Pratap is the driver of a school bus. He has sat in the garden between shifts and enjoys the peace. He wanted to give back to the garden in a practical way.
Tom was told by his wife “you need to exercise” so he comes and digs for two hours, listens to his radio play and leaves. But he seems quite a horticulturalist – apparently his brother “breeds” award winning bonsais.
Francina looks forward to the gardening as a personal respite from looking after her husband who has dementia. She is always the first to arrive and the last to leave, squeezing in as much personal time from the garden to re-charge her energy for her daily caring responsibilities.
When I’m in the garden I see Ellie‘s face in the blooms, in the butterflies, hear her voice in the songs of the birds and in the breeze through the roses. For me it is the most calming, tranquil place where I can reflect on the short but important life that Ellie had. She was an expert in molecular cancer with a PhD in the field and worked as a researcher at King’s College in London. One of her reports was credited by her professor at a conference just two days after her funeral. Her intellectual legacy lives on. The Walled Garden helps me keep Ellie‘s memory fresh, grounds me when feeling sad and helps me appreciate the joy of being alive. One of her favourite pieces of music, which she determinedly taught herself to play on the piano, is Debussy’s Clair De Lune. I often listen to this piece when sitting in the garden. Its lightness of touch helps the memories live on held safe by the natural beauty and abundance of the scented Walled Garden.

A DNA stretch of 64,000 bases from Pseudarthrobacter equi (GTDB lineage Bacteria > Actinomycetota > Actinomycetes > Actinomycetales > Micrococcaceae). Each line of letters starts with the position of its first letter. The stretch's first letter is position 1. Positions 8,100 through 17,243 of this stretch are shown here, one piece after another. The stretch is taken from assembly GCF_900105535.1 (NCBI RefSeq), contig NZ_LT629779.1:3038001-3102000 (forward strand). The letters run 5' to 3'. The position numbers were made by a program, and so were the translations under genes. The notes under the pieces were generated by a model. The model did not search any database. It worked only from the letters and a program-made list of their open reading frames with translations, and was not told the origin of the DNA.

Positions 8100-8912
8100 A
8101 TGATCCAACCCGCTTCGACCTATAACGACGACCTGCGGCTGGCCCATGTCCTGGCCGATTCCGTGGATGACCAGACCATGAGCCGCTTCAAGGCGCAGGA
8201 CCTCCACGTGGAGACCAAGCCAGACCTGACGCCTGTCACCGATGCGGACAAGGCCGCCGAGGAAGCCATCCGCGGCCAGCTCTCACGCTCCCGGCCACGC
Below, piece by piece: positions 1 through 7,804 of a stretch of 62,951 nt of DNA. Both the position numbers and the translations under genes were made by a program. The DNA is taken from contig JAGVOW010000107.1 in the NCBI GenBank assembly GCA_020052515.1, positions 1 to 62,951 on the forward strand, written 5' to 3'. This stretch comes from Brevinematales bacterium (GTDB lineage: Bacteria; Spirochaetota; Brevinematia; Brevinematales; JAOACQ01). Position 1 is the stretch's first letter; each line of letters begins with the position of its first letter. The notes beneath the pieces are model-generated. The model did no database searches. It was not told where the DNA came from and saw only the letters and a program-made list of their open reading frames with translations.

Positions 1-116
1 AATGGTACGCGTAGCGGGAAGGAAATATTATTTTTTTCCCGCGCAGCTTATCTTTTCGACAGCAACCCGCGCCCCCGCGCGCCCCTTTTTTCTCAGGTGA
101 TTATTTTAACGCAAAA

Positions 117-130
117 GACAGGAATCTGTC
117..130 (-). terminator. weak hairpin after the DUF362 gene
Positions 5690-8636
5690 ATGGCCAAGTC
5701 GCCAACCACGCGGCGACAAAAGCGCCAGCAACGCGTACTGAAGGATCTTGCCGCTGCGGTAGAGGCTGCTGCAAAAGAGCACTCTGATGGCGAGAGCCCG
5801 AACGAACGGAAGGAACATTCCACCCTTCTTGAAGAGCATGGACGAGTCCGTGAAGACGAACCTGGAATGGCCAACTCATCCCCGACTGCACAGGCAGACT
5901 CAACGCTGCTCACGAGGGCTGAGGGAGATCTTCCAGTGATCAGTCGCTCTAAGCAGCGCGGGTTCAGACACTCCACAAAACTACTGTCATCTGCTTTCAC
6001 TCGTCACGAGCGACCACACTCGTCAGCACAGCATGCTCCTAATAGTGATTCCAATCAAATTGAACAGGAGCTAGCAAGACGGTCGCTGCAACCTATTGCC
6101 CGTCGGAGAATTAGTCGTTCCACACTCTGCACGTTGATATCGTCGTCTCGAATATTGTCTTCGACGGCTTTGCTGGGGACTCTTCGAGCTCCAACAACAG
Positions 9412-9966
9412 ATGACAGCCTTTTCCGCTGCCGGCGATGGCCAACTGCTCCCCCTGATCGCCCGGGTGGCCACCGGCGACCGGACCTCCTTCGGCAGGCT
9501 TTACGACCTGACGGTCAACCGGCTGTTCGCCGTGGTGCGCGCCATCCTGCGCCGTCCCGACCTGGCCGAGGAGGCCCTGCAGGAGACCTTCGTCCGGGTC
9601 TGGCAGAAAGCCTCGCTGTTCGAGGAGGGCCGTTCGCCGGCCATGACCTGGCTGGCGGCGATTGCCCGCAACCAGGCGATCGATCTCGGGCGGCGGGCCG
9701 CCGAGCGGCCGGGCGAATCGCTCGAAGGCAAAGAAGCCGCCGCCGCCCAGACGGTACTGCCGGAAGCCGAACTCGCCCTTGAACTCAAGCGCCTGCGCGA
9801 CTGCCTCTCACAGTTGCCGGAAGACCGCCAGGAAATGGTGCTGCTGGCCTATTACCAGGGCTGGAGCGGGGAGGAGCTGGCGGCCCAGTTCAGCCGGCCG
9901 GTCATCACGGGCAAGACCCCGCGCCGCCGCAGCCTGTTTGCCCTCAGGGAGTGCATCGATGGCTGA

For all of us, conserving the environmental and historical legacy of Mistress Perrers’ medieval Walled Garden has been a way to ease the lockdown blues and re-connect with nature and each other.
1Intrigued by the history I read Anne O’Brien’s The King’s Concubine – a fascinating fictional account of the life of Alice Perrers. There are other fictional portrayals.
2A walled garden is a garden enclosed by a high wall for horticultural protection to shelter the garden from wind and frost. Within the garden temperatures are a few degrees higher. The walled garden in Ravenscourt Park is now laid out in traditional Victorian “Old English” style. It is divided into four quarters with rose beds, rose arches and exotic herbaceous borders with giant poppies and irises.
3Mental Health Foundation Longitudinal Study, Cambridge University, April 2020
4How to Live Forever, The Enduring Power of Connecting the Generations